During their recent lake preserve visit, Gill and Sblendorio were entertained by a bluebird couple creating a nest in a box built by people for that purpose. Their task wasn’t easy. While the female deposited beakfuls of grass into the box, her mate was busy fending off swallows, which were also diving to gulp the first flying insects of the season.

Conservation

Another good reason to take up birdwatching: Species throughout the world are in rapid decline, Gill points out. According to a September 2019 article in Science Magazine, the Western Hemisphere has lost more than one in four birds during the past 50 years. Cornell University researchers calculated North America is home to nearly 3 billion fewer birds today compared to 1970. Even traditionally common species such as Baltimore orioles and barn swallows are seeing drastic population decreases.

The causes are many. Some of them include climate change, reduction in habitat due to human activity, skyscrapers, pesticide use and outdoor cats.

Gill and Sblendorio’s research and field studies partly focus on the effects of human-generated noise, which can negatively affect bird migration and breeding.

A mallard couple at Asylum Lake Preserve.

Ducks and waterfowl are seeing less of a decline because of concerted conservation efforts, even those meant to support hunting, Gill says.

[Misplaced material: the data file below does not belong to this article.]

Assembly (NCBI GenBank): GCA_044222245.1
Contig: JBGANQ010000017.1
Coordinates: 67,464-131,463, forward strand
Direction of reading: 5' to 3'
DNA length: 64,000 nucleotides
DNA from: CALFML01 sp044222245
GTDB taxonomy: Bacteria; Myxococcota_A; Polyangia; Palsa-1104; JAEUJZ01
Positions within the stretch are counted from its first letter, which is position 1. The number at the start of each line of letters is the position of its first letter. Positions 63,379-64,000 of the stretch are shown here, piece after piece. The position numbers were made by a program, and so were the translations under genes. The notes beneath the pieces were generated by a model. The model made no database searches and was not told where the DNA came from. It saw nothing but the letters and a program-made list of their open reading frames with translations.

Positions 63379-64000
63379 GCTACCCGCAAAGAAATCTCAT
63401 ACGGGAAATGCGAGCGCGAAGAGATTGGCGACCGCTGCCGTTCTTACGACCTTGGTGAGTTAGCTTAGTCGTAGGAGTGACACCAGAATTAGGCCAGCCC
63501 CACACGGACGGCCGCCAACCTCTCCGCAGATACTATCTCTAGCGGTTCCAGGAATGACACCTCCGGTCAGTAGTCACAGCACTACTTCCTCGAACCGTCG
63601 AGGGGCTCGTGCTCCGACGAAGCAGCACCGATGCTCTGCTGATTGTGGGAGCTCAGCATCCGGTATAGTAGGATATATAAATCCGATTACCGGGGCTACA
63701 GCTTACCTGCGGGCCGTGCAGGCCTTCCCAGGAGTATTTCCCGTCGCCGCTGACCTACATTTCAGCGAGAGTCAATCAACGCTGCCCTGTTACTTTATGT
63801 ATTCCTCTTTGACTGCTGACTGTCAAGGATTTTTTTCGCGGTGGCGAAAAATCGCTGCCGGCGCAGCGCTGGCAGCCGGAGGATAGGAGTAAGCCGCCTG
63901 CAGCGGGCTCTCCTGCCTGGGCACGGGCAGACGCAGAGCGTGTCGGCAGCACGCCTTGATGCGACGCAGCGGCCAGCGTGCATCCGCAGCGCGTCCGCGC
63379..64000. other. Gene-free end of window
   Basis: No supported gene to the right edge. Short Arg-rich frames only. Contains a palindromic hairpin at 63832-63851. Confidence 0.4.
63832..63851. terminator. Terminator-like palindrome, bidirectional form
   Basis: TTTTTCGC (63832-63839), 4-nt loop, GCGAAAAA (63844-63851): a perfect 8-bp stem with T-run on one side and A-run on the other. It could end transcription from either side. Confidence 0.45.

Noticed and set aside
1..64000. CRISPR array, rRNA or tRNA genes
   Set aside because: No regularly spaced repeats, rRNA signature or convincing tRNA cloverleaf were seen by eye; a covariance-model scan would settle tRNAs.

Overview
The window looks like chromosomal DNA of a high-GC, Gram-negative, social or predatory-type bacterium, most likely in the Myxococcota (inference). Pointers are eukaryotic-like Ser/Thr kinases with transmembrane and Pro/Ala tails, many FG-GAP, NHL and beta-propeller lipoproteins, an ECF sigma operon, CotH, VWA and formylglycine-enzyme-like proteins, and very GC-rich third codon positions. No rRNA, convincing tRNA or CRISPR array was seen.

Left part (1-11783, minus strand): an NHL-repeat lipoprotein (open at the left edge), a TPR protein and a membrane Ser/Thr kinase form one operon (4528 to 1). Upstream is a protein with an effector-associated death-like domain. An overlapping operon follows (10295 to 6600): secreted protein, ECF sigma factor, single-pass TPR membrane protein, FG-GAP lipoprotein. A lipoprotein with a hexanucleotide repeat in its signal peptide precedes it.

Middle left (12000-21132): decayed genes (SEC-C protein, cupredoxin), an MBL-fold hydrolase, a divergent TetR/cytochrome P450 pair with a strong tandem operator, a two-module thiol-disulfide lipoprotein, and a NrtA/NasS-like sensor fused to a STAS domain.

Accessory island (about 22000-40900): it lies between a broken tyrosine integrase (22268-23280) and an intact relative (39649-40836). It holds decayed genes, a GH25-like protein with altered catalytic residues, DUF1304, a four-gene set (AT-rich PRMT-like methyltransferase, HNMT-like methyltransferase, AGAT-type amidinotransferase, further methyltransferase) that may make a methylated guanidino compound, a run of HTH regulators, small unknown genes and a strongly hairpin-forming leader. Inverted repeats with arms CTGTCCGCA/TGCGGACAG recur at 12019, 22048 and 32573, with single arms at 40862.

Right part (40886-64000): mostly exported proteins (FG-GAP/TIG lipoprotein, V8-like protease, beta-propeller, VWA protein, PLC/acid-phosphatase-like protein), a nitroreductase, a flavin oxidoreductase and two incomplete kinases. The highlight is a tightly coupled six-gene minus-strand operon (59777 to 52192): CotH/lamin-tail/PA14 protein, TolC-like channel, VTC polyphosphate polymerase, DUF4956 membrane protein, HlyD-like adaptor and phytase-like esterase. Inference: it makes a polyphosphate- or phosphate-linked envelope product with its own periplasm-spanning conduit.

“When we invest in conservation, we make a difference,” says Gill. “There’s an inherent value in nature, and other organisms have a right to be here just like we do.”

Resources

For those interested in buying their first set of binoculars for bird watching, Sblendorio suggests a seven or eight magnification.

Bird identification books are also there for the buying, but there are also several websites and mobile applications to use. Sblendorio and Gill suggest visiting “All About Birds” by Cornell University, and the Merlin Bird ID app that’s affiliated with Cornell.

The National Audubon Society is the country’s bird authority. Its site includes compelling stories, news and conservation tips.

Practical bird conservation activities are detailed at 3BillionBirds.org. The site lists ways anyone can help reduce the rate of bird decline, such as modifying windows to be less reflective, growing native plants, keeping cats indoors, drinking coffee that’s cultivation-friendly to birds and reducing plastic use.